A genetic variation could help explain the high rate of COVID-19 among African Americans

VCU’s Robert Winn has identified a variation in the “ACE” gene — one that provides “a strong argument” for using blood pressure and heart failure drugs to manage severe symptoms of the coronavirus.

A person in a mask standing in front of a slightly opened door.
Research conducted by scientists at VCU, Oxford University and BERG, a clinical-stage biotech company, has identified a genetic factor that could partly account for the high prevalence of COVID-19 in African Americans. (Getty Images)

VCU Massey Cancer Center Director Robert Winn, M.D., recently collaborated on research that identified a genetic factor that could partly account for the high prevalence of COVID-19 in African Americans. The study, published in the Journal of Racial and Ethnic Health Disparities, provides “a strong argument” for using existing blood pressure and heart failure drugs to manage severe symptoms of the novel coronavirus.

Hypertension, obesity and diabetes are major risk factors associated with poor outcomes of COVID-19 infection. Additionally, the variation of a specific gene, known as “ACE,” is associated with increased COVID-19 incidence and mortality.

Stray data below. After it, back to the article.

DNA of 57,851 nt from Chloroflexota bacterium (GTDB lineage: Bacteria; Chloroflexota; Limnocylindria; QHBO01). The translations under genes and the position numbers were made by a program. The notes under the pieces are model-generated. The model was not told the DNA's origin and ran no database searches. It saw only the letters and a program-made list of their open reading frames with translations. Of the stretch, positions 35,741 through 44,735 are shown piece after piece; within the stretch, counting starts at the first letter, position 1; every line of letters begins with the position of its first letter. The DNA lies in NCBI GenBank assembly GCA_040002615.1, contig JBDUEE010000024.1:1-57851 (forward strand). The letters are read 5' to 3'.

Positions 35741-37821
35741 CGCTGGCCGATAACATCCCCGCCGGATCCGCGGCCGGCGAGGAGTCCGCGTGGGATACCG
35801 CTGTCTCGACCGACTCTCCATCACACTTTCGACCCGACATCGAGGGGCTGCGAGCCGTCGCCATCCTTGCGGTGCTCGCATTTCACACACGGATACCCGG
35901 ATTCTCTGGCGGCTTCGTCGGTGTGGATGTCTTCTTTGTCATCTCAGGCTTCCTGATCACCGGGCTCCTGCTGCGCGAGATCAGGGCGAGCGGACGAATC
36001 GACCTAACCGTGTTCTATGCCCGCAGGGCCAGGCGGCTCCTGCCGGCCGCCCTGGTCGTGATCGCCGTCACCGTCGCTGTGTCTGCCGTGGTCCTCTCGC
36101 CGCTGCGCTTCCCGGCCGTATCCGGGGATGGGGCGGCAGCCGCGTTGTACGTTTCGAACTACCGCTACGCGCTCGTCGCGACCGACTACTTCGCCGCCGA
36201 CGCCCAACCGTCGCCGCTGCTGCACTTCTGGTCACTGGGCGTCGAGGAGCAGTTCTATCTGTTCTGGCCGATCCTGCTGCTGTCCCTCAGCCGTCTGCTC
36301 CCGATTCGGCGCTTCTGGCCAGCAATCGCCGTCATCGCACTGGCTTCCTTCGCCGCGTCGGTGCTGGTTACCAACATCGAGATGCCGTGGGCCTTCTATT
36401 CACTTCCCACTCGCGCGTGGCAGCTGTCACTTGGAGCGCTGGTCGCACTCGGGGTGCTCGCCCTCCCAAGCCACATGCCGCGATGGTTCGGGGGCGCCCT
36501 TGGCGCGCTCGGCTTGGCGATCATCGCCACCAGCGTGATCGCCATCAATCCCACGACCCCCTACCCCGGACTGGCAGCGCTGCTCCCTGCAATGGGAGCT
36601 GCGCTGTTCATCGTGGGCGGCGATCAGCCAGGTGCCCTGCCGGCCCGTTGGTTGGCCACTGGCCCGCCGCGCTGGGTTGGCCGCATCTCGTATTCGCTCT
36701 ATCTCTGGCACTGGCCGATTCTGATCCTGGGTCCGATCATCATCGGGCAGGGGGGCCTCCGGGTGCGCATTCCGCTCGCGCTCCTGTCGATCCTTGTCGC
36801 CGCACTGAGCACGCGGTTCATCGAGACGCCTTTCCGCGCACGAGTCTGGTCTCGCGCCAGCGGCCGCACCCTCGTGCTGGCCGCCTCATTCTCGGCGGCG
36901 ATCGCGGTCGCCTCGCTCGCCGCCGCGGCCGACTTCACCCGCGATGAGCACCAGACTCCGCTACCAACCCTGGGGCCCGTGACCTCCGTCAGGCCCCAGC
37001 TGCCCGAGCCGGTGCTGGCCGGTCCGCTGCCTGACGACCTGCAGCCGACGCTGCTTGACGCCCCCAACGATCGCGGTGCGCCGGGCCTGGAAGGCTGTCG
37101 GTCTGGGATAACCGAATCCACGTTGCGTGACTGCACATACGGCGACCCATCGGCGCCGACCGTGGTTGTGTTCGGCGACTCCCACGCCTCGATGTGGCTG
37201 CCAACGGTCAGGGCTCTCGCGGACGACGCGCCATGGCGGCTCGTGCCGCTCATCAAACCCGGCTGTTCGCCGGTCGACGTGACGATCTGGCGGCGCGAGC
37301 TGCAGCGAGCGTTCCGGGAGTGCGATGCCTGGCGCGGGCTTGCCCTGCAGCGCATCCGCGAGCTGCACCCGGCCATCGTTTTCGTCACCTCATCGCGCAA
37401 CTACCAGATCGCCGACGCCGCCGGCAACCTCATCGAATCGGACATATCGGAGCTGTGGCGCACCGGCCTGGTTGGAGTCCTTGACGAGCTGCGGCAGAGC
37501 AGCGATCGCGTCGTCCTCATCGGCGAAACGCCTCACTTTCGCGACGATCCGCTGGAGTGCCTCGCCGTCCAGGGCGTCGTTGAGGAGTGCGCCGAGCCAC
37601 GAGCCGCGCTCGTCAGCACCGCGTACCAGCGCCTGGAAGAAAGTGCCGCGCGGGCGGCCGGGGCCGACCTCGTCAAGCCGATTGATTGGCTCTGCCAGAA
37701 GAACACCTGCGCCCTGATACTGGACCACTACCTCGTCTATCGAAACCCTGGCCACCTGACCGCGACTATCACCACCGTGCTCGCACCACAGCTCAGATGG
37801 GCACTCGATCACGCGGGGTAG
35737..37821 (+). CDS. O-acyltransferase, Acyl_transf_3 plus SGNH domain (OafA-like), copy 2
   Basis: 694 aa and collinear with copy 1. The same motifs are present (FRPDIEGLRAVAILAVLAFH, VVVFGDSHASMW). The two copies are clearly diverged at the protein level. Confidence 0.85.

Winn’s research highlighted a significant prevalence of ACE alteration among African Americans. This genetic aberration is linked to lung and kidney dysfunction, both of which are underlying risk factors for COVID-19 infection that correspond to worse outcomes and increased fatality.

“The frequency with which we observed this genetic variation among African Americans is likely responsible in some manner for the severity of COVID-19 comorbidities and mortality in the same population,” said Winn, who is also the senior associate dean for cancer innovation and a professor in the Division of Pulmonary Disease and Critical Care Medicine at the VCU School of Medicine.

Robert Winn working in a laboratory.
Robert Winn, director of VCU Massey Cancer center. (File photo, courtesy of Massy Cancer Center)

“Our findings provide a strong argument for the use of existing blood pressure and heart failure medications as effective clinical strategies to reduce serious complications and improve outcomes in COVID-19 patients,” he said.

Winn collaborated on this study with scientists from Oxford University and BERG, a clinical-stage biotech company that uses artificial intelligence to research diseases and develop innovative treatments.

As many companies work to develop new vaccines and treatments for the novel coronavirus, BERG recognizes the need to use current clinical therapeutics to manage the severity of infection in vulnerable populations, said Niven R. Narain, Ph.D., BERG’s president and CEO.

“COVID-19 has posed a great challenge to the world, and BERG has partnered with like-minded academic institutions and the U.S. government to address outcome disparities and identify re-purposing opportunities for drugs to manage the symptoms and complications of the virus,” Narain said.

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